regular contributor who describes himself as "MS-MVP [Mail]".

    Based upon the quality of his contributions, I have little doubt
    that the gentleman is an MVP. However, a search against his name
    at https://mvp.support.microsoft.com/communities/mvp.aspx reports
    "No results were found for your search criteria".

    Surely, it should be possible to check a name against the
    definitive list of MVPs (even if an individual MVP does not want
    to disclose his biographical or other details). Furthermore, I
    would have no objection to the use of a pseudonym, if an MVP has
    a genuine reason for anonymity.

    Incidentally, I use Windows Live Mail as my Newsreader client
    program. WLMail includes some Community Features, which allow
    for a special icon to appear against contributions by MVPs.
    However, very few postings bear the icon.
     
    Bob Lucas, May 4, 2009
    #13
  14. If a MVP doesn't wish to have any listing for any reason, it is a privacy
    thing that MS must honor. There are cases where that is so, to protect the
    MVP.

    And, if a known MVP or several known MVPs tell you someone is *not* a MVP,
    you can take it to the bank.

    As MVPs, we do in fact, know.

    Tom
    :
    :
    : : >> However, the website at
    : >> mvp.support.microsoft.com/communities/mvp.aspx only provides
    : >> details of those MVPs that want to share their information
    : >> publicly.
    : >
    : > Yes, that's right.
    : >
    : > The MVP programme is far from perfect. But in my experience,
    : > most genuine MVPs are willing - and indeed, greatly desire - to
    : > have their details openly published.
    : > [snipped]
    :
    : I wish that were so. However, when I scanned through recent
    : contributions to this newsgroup, I quickly found one from a
    : regular contributor who describes himself as "MS-MVP [Mail]".
    :
    : Based upon the quality of his contributions, I have little doubt
    : that the gentleman is an MVP. However, a search against his name
    : at https://mvp.support.microsoft.com/communities/mvp.aspx reports
    : "No results were found for your search criteria".
    :
    : Surely, it should be possible to check a name against the
    : definitive list of MVPs (even if an individual MVP does not want
    : to disclose his biographical or other details). Furthermore, I
    : would have no objection to the use of a pseudonym, if an MVP has
    : a genuine reason for anonymity.
    :
    : Incidentally, I use Windows Live Mail as my Newsreader client
    : program. WLMail includes some Community Features, which allow
    : for a special icon to appear against contributions by MVPs.
    : However, very few postings bear the icon.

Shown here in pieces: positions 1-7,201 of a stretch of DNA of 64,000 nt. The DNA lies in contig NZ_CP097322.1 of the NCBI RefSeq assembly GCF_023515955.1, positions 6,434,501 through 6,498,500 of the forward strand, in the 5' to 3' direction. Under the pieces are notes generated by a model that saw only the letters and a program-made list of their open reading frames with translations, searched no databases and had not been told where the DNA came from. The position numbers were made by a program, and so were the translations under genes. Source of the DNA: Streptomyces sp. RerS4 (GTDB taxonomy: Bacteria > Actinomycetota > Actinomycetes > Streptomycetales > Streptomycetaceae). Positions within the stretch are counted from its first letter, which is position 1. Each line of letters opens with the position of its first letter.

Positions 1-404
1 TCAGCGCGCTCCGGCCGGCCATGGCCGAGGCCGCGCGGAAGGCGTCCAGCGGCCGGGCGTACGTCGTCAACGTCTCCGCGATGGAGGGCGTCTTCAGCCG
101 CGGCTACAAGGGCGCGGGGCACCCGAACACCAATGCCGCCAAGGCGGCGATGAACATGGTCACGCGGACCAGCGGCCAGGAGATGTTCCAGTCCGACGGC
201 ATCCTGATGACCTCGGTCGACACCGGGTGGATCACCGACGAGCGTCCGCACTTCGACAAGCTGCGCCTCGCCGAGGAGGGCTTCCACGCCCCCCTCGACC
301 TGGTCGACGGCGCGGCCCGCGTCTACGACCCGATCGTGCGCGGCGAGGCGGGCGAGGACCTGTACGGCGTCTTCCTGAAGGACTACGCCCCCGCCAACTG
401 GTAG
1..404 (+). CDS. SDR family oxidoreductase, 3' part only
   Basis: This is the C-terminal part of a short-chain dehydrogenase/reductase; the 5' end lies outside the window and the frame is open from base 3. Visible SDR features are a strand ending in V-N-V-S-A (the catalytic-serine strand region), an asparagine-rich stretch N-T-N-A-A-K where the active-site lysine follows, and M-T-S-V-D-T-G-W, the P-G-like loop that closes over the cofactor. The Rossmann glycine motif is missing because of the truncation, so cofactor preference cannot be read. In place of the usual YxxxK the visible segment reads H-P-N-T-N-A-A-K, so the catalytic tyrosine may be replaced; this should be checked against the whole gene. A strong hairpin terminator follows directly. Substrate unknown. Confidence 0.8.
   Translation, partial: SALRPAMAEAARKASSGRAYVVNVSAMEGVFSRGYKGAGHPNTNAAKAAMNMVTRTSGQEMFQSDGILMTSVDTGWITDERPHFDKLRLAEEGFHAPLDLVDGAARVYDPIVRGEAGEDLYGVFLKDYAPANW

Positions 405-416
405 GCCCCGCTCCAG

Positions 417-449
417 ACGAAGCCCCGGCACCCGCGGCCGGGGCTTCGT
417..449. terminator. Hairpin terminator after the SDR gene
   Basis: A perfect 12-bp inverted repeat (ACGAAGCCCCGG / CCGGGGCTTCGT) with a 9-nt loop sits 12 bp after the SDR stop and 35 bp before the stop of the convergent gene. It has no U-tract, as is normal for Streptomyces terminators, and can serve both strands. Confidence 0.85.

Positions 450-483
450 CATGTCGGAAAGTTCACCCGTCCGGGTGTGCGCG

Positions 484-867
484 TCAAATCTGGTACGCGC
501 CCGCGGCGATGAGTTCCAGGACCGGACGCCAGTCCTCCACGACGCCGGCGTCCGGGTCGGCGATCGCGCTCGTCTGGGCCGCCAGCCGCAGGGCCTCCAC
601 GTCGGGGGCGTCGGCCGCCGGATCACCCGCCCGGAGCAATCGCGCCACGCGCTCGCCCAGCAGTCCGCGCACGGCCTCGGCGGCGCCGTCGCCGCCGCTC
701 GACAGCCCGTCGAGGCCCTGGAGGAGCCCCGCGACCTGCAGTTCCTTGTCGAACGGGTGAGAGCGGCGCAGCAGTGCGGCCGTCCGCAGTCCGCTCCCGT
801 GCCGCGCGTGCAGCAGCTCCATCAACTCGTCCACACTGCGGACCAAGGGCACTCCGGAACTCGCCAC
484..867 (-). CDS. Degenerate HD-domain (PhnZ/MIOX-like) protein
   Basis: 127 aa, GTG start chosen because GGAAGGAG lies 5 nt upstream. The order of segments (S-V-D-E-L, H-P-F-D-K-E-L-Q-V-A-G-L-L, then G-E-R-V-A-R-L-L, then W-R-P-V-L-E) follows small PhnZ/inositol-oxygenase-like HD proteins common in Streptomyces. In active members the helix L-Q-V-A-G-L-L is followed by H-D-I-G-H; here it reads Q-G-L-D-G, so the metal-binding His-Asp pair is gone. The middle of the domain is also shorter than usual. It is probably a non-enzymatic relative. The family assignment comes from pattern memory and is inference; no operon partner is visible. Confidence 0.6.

:
     
    Tom [Pepper] Willett, May 4, 2009
    #14
  15. Sunny

    Rob Moir Guest

    But this (and the doctor analogy I've seen elsewhere) assumes that the MVP
    "stamp" means something other than the person who has it is a known
    contributor to the Microsoft support community, with a good record of
    helpful contributions. That isn't the case.

    I'm *not* knocking the MVPs because I was one myself for 8 years, but the
    presence of a MVP tag doesn't mean that advice is always going to be correct
    or is magically more valid than that of someone without the tag (If a
    Windows Vista "desktop" MVP posts in a SharePoint server newsgroup, they
    still have the MVP 'tag' even though they have no special qualifications in
    that area, right?). Some people who are MVPs choose not to identify
    themselves in newsgroups because they don't see the point, don't want the
    attention, or whatever.
    I was still a MVP when this ability to tag MVP posts in newsgroups and
    "rate" posts was first proposed by MS, and I remember 2 things from back
    then:
    1) Quite a lot of MVPs were against this tagging and rating for a number of
    reasons, for example, people tend to rate very good advice poorly just
    because it isn't what they *wanted* to hear... think about the patient who
    hates their doctor for "nagging" them to quit smoking.

    2) There were quite a few hoops to jump through to make these tags appear
    and work properly in the newsgroup interface. If this is still the case,
    then people may not want to jump through those hoops.

    Regards
    Rob
     
    Rob Moir, May 4, 2009
    #15
  16. "Imitation is the sincerest form of flattery." <w>
     
    PA Bear [MS MVP], May 4, 2009
    #16
  17. Sunny

    Jim Guest

    No , s/he isn`t an MVP .
     
    Jim, May 4, 2009
    #17

  18. Not quite all current MVPs. Note that the page states "The Microsoft
    MVP Awardee directory contains a listing of all the MVPs that want to
    share their information publicly."

    However, everyone can be assured that (The Real Truth http://pcbutts1)
    is *not* an MVP. He has been asked many times here to provide any
    evidence or support for his claim to be an MVP. He has never provided
    a shred of evidence or support.
     
    Ken Blake, MVP, May 4, 2009
    #18

  19. I'm with you entirely, however Microsoft respects the preferences of
    any MVP who doesn't want his information made public.


    I'm with you there too. That should easily take care of the needs of
    anyone who doesn't want his name and info made public.
     
    Ken Blake, MVP, May 4, 2009
    #19
  20. In my opinion, it doesn't even come close to the caliber of person the
    MVP program hopes to attract. Take for instance its use of a domain name
    obviously chosen to trick people into believing it is an official MVP
    site. Forget the "badge", just look at its posting history and bad
    attittude toward others.

    It is of the opinion that David Lipman's program is "crap" - and this is
    probably the only reason it hasn't stolen it.
     
    FromTheRafters, May 4, 2009
    #20
    1. Advertisements

Ask a Question

Want to reply to this thread or ask your own question?

You'll need to choose a username for the site, which only take a couple of moments (here). After that, you can post your question and our members will help you out.